Bull Moose Jackson Biography

Benjamin Clarence Jackson, 22 April 1919, Cleveland, Ohio, USA, d. 31 July 1989, Cleveland, Ohio, USA. Jackson become interested in music at an early age, and received singing and violin lessons by the age of four. In high school he learned to play the saxophone, and upon his graduation in the late 30s he was hired by legendary trumpeter Freddie Webster to play alto and tenor with his Harlem Hotshots. Living briefly in Buffalo, New York, in the early 40s, Jackson returned to Cleveland to a job at the Cedar Gardens, where in 1944, he was discovered by band leader Lucky Millinder who needed a musician to replace tenor saxophonist Lucky Thompson. Initially recording simply as a talented accompanist with Millinder’s orchestra on Decca Records and as a guest musician with ‘Big’ Sid Catlett’s band on Capitol Records, Jackson astounded his colleagues by substituting for blues shouter Wynonie Harris one night in Lubbock, Texas. He remained a part of the Millinder aggregation until June 1948 with the huge success of his R&B hit ‘I Love You, Yes I Do’.

Jackson began making records under his own name from 1945 with King/Queen and Superdisc, as well as appearing on Millinder’s Decca tracks. He also made an appearance in the 1948 musical film Boarding House Blues. Jackson enjoyed great success on King Records between 1947 and 1954 with ballads such as ‘I Love You, Yes I Do’ (which spawned innumerable cover versions for every conceivable market), ‘All My Love Belongs To You’ and ‘Little Girl Don’t Cry’. Bullmoose was also responsible for some of the hottest, most suggestive R&B ever recorded, and it is these titles - ‘Big Ten-Inch (Record)’, ‘I Want A Bow-Legged Woman’, ‘Nosey Joe’ and ‘Oh John’ - that found favour with the later crop of jump and R&B revival bands. Jackson moved to Chess Records’ short-lived Marterry subsidiary in 1955, switched to the tiny Encino label in 1956, and was reduced to making re-recordings of his old hits in the early 60s for Warwick and 7 Arts. By that time he had taken a job with a catering firm during the week and only played the occasional weekend gig. In 1974 he made a cameo appearance in the dramatic movie Sincerely The Blues, led a jazz band at the Smithsonian Institute in 1976, and went on to tour France and North Africa with Buck Clayton’s Quartet. In 1983 Jackson was tracked down by the Pittsburgh-based band the Flashcats, who had been covering his risqué R&B songs, and after 35 years he was big news again with a sell-out tour, a new recording contract with Bogus Records, a celebrated show at Carnegie Hall and a European tour with the Johnny Otis Show in 1985.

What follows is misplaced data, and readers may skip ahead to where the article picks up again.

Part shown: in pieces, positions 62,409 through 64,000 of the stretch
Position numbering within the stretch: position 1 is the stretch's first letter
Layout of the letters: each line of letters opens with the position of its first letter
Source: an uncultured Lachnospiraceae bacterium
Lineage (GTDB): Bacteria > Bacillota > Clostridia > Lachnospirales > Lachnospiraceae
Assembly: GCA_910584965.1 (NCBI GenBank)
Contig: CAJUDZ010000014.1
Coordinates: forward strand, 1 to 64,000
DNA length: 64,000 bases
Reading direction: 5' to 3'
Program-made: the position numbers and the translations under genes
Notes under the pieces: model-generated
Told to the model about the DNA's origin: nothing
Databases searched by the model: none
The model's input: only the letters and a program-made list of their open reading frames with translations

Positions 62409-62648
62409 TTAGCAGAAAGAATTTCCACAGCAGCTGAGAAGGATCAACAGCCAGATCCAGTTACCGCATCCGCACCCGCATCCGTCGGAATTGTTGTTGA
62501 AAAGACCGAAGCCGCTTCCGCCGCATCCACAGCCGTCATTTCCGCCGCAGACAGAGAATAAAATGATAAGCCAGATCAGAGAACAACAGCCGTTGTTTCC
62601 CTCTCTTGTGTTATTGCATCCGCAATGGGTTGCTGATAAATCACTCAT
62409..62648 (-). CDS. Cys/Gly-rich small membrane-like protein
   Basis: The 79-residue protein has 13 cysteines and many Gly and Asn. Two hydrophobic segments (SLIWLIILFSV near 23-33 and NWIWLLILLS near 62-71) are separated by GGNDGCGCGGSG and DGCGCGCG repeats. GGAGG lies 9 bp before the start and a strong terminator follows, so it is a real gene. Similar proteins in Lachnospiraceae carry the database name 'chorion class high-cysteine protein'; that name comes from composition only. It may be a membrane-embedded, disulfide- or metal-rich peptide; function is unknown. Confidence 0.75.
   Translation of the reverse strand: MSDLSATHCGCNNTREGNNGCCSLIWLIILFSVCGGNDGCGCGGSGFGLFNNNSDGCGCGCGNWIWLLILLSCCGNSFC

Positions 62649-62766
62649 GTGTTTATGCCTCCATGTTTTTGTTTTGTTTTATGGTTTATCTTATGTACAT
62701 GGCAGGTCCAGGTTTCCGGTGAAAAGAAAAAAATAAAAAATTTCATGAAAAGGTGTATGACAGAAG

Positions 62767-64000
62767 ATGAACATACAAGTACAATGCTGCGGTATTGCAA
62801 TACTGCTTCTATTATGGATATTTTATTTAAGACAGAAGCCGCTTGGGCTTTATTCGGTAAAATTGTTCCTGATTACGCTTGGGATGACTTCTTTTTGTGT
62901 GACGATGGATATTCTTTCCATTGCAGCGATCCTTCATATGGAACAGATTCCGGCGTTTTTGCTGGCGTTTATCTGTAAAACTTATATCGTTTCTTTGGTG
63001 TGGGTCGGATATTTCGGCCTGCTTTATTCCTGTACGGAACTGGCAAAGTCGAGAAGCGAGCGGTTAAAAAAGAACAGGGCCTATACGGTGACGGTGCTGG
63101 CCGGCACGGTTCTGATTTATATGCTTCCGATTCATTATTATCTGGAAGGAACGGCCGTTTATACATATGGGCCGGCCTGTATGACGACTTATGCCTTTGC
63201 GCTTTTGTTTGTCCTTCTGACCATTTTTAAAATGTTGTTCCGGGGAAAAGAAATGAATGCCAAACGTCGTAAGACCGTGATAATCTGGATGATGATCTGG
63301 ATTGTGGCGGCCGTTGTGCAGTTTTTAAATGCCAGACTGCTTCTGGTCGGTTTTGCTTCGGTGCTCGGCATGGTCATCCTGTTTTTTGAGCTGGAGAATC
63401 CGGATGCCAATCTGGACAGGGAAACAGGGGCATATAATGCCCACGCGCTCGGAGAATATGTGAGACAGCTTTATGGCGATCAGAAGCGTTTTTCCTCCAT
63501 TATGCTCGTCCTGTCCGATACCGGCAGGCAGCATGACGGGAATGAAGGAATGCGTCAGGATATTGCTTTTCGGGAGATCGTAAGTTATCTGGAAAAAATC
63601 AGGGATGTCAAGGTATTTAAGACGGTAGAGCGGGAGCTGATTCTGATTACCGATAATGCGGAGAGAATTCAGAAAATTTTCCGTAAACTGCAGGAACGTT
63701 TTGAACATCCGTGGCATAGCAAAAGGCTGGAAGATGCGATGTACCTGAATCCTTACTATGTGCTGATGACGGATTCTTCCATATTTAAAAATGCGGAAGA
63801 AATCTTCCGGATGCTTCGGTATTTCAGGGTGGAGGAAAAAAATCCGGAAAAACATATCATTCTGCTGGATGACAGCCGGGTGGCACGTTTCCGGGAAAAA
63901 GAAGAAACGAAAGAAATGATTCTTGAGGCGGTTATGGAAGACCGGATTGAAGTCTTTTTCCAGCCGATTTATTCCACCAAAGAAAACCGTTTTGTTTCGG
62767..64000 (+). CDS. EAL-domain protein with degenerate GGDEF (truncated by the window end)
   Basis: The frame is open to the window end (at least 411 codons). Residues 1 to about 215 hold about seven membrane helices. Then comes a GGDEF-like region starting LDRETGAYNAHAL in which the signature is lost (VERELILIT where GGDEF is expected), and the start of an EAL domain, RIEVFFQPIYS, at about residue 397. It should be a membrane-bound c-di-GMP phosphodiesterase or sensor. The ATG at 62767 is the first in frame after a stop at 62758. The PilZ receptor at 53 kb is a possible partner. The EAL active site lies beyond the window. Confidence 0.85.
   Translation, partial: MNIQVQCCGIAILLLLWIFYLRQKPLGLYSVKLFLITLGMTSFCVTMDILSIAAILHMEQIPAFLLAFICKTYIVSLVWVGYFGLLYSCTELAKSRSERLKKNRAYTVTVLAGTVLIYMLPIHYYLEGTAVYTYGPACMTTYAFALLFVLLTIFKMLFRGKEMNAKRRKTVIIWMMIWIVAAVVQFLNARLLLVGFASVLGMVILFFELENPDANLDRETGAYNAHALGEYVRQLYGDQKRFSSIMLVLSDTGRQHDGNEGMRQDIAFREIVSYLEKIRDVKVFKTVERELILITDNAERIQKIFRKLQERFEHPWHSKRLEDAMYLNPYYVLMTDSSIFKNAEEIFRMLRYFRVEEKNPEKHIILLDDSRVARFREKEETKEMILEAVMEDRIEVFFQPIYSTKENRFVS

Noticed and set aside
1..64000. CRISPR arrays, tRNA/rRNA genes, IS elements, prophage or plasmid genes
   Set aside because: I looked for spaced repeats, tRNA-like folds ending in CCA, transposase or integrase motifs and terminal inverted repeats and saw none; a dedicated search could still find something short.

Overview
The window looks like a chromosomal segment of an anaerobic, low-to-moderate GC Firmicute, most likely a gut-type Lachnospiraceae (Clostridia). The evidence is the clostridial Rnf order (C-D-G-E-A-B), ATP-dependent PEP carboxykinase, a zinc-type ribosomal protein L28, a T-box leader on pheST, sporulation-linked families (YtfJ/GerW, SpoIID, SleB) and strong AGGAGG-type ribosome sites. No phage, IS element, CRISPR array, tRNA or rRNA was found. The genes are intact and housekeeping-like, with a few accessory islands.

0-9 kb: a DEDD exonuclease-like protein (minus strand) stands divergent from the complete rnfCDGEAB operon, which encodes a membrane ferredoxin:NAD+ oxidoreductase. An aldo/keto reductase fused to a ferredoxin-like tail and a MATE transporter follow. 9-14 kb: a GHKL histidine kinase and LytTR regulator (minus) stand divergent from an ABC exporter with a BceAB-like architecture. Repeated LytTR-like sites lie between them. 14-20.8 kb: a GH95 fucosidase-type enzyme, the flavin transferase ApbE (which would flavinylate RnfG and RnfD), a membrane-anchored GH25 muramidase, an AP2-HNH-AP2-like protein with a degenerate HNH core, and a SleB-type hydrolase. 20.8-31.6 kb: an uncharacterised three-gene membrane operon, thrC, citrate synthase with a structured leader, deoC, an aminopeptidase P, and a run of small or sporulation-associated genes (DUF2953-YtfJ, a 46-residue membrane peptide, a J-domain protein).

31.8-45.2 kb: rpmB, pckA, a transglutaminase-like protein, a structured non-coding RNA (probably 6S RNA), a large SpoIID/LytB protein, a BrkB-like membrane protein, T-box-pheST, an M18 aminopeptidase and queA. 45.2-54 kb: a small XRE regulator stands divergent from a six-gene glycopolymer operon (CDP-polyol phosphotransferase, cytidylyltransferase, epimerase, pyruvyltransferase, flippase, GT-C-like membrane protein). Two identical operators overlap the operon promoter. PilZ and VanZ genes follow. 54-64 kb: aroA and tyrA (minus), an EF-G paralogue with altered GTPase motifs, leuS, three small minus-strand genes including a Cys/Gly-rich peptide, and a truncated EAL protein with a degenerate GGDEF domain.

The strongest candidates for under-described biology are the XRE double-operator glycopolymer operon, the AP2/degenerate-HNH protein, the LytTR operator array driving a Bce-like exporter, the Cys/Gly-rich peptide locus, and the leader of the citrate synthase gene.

Source: The Encyclopedia of Popular Music by Colin Larkin. Licensed from Muze.

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